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Pigeons (Columba livia) display reliable homing behaviour, but their homing routes from familiar release points are individually idiosyncratic and tightly recapitulated, suggesting that learning plays a role in route establishment. In light of the fact that routes are learned, and that both ascending and descending visual pathways share visual inputs from each eye asymmetrically to the brain hemispheres, we investigated how information from each eye contributes to route establishment, and how information input is shared between left and right neural systems. Using on-board global positioning system loggers, we tested 12 pigeons' route fidelity when switching from learning a route with one eye to homing with the other, and back, in an A-B-A design. Two groups of birds, trained first with the left or first with the right eye, formed new idiosyncratic routes after switching eyes, but those that flew first with the left eye formed these routes nearer to their original routes. This confirms that vision plays a major role in homing from familiar sites and exposes a behavioural consequence of neuroanatomical asymmetry whose ontogeny is better understood than its functional significance.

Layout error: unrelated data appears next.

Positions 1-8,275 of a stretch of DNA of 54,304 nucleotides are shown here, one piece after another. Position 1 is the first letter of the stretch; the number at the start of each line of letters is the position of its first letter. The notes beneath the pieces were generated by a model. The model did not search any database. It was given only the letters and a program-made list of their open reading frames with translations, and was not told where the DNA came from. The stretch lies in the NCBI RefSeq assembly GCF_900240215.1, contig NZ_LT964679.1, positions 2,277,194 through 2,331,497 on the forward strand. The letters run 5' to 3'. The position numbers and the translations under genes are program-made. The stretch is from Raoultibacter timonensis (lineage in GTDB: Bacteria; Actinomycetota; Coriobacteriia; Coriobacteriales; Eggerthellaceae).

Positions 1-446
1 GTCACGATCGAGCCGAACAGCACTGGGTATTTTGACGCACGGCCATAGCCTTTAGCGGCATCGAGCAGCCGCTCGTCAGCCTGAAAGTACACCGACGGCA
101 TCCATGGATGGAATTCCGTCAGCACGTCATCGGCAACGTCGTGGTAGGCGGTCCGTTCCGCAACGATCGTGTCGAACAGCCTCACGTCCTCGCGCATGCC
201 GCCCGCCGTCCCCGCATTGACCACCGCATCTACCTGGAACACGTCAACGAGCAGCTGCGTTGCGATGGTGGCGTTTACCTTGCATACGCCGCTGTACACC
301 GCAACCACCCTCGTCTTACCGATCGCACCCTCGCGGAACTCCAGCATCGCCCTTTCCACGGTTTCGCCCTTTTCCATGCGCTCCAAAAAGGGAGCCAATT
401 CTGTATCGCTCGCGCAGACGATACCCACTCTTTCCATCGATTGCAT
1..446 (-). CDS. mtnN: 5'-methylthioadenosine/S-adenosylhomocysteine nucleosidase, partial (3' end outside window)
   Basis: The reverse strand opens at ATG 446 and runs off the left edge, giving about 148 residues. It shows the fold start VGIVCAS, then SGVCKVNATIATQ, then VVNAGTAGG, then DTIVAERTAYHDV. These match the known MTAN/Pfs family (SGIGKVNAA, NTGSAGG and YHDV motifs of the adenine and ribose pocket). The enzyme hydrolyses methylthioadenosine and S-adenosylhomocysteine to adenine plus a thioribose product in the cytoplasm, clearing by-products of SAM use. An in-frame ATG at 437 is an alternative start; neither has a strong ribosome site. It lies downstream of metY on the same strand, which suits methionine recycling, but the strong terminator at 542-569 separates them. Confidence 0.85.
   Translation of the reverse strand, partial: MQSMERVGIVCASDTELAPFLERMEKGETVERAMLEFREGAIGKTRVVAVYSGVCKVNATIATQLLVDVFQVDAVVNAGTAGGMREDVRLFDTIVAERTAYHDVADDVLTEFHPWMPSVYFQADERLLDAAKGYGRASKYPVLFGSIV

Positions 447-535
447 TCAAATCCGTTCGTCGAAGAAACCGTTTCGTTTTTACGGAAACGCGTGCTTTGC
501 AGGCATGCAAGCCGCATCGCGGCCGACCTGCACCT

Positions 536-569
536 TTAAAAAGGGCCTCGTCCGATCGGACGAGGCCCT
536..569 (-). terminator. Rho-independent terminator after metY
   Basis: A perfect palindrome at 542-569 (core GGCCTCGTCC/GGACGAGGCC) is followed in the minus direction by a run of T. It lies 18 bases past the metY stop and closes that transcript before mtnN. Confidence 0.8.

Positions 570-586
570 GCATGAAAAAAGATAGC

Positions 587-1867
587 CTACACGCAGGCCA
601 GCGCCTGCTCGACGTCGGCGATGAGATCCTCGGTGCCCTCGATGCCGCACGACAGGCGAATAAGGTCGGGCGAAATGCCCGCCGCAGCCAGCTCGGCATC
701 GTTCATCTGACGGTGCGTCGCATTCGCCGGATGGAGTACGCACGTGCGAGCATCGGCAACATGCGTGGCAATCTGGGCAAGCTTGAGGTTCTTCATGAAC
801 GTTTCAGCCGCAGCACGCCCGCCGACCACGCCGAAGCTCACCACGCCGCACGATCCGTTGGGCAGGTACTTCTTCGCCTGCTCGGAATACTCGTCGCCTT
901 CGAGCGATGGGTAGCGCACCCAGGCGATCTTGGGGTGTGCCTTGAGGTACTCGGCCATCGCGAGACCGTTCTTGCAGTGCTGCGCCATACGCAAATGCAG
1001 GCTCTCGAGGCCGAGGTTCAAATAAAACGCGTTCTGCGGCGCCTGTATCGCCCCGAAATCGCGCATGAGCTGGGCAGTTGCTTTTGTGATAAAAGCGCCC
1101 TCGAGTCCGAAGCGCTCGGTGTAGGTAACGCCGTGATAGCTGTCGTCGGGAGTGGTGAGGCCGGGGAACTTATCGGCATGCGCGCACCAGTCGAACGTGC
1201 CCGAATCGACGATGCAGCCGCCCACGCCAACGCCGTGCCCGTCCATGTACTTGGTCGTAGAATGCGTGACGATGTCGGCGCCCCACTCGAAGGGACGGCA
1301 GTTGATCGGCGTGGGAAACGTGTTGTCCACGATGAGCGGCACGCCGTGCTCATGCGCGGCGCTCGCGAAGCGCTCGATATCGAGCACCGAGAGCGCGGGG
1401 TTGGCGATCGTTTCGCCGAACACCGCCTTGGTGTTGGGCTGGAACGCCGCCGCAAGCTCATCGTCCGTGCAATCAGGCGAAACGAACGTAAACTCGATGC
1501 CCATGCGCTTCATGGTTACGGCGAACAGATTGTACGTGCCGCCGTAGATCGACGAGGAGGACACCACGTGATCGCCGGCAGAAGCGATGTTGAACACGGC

Original publication




Journal article


Proc Biol Sci

Publication Date





Columba livia, homing, monocular route learning, route recapitulation, tecto-fugal pathway, visual asymmetry and learning, Animals, Columbidae, England, Female, Homing Behavior, Male, Memory, Orientation, Vision, Ocular